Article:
Thinking of building a new gaming PC? Struggling with whatever random error your desktop is throwing up this week? Under The Hood gives you a quick and concise run-down of the most important things that happened to the PC master race in the last seven days.
If you have a powerful gaming PC, you know that 60 frames per second is not enough. Newer LCD monitors can display up to 144 frames per second, but it’s surprisingly hard to find exactly which monitors support this standard, as well as more advanced tech like FreeSync and G-Sync variable refresh rates. So, we’ve rounded them all up into one big list.
We scoured the ‘net and built this list, but if you know of a particular model that you can buy in Australia — we didn’t include drop-ship importers that operate through eBay — tell us in the comments below! We’ve also included links to Aussie product pages and rough pricing, pulled from StaticIce, as well as a quick guide to screen size, resolution, panel type and extras like FreeSync or G-Sync.
It was meant to launch last year, but as they say: better late than never. The release version of the Vulkan graphics API, derived from the abandoned carcass of AMD's low-level Mantle API, has finally been released royalty-free to all and sundry.As I mentioned before the jump, Vulkan -- which was called GLNext for a period -- is a platform-agnostic graphics API that gives developers a much lower-level access to hardware than what DirectX 11 or OpenGL currently allows.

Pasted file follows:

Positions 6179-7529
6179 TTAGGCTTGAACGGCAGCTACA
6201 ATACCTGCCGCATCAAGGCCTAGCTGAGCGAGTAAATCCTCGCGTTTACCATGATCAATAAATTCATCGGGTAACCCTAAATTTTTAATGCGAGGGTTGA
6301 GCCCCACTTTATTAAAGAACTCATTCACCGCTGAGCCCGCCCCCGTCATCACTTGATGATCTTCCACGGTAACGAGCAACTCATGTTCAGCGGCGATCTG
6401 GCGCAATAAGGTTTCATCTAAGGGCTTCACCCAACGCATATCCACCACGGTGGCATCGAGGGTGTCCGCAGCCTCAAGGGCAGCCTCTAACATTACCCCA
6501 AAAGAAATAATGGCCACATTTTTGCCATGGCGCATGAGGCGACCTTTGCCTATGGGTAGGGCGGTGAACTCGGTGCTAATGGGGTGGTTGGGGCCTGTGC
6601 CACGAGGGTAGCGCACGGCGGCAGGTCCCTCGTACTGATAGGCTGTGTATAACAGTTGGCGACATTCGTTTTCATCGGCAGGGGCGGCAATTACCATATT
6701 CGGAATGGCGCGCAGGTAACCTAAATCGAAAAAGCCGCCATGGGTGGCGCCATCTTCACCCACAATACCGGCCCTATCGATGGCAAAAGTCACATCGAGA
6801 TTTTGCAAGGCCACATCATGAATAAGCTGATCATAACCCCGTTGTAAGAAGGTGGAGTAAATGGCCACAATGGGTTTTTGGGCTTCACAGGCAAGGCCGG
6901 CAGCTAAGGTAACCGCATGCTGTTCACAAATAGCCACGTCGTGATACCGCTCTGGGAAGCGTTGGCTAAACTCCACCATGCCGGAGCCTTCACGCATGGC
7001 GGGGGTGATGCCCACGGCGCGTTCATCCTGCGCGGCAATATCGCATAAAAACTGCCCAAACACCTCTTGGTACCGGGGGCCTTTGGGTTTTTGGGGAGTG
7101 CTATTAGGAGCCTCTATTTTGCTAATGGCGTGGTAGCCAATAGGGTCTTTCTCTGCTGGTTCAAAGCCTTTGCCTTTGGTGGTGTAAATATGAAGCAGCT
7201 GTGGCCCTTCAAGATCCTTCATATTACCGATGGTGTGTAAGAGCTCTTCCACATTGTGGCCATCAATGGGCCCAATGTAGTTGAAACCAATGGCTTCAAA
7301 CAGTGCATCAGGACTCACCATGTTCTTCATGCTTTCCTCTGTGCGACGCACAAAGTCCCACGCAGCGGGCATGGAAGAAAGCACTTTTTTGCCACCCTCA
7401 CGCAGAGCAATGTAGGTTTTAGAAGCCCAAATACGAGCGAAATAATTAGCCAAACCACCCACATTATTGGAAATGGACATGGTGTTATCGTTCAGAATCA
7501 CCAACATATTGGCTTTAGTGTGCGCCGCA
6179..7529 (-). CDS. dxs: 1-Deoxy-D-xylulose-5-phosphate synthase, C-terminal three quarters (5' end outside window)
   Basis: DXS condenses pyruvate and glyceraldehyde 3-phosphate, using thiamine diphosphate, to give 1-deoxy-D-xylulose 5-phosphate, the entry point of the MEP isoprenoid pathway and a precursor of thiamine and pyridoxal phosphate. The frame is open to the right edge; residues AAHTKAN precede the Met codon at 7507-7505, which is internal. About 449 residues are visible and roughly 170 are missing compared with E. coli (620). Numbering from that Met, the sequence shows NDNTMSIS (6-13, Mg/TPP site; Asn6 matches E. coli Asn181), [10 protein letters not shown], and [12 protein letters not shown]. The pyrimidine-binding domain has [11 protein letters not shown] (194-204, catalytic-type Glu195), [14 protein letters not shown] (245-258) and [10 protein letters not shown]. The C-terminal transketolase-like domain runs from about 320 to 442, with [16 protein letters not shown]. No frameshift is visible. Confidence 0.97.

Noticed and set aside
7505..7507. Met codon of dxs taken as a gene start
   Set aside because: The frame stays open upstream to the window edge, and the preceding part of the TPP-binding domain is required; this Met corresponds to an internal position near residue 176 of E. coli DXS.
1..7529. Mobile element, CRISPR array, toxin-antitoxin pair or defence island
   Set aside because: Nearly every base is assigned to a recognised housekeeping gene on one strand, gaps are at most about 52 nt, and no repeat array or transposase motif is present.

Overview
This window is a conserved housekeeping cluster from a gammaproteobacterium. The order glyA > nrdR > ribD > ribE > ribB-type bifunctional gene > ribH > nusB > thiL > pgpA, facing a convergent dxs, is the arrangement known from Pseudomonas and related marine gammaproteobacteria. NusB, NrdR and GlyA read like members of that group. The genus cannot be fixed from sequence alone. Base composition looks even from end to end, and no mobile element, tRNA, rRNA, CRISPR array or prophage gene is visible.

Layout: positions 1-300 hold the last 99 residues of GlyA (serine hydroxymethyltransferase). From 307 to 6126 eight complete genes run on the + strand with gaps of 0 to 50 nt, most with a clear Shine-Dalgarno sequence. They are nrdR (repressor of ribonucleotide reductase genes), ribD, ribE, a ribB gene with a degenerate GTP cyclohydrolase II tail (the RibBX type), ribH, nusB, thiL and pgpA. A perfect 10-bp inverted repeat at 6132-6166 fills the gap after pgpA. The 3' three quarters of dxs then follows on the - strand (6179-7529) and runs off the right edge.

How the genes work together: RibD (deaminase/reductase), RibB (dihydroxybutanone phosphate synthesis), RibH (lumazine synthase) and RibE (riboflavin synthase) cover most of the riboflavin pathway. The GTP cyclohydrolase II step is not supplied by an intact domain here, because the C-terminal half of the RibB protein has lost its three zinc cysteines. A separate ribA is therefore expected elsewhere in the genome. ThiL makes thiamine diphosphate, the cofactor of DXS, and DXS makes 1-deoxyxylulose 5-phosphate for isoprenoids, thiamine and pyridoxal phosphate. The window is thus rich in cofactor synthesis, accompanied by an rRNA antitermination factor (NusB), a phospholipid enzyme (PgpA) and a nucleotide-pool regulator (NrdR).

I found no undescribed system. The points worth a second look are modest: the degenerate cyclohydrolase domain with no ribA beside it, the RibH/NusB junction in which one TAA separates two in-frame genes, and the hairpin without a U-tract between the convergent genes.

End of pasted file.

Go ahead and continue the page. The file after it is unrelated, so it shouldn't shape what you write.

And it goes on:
The basic idea is giving developers more control over the hardware will result in less overheads and more performance gains. Vulkan, much like DX12, is also designed from the ground up for multithreading.
Huawei is known for making phones. Some of them are pretty good. Now, it’s also making convertible tablets too, with a detachable slimline keyboard and Windows 10. The result is the new Huawei Matebook, a device with a striking similarity to the Microsoft Surface but packed with a couple of quirks that make it unique.
Like the Surface, the Matebook is a 12-inch 2560×1400 tablet with a detachable keyboard and running Windows 10. There’s currently no dual-boot with Android option, though Huawei acknowledged it might be possible. Screen-to-body ratio is 84 per cent — that implies a device smaller than the regular convertible laptop, but with the same display size. Nice.
Building a gaming PC out of standard hardware and LEGO bricks is pretty impressive. Integrating an all new method of air-based graphics card cooling that delivers water cooling performance, Mike Schropp’s LEGO Gaming PC is a mechanical marvel.
Constructed of around 2280 LEGO pieces, Schropp’s distinctive X-shaped gaming system consists of three different sections. In the middle sits the mother board, mounted atop a trio of system cooling fans.Hard drives are also mounted in the middle.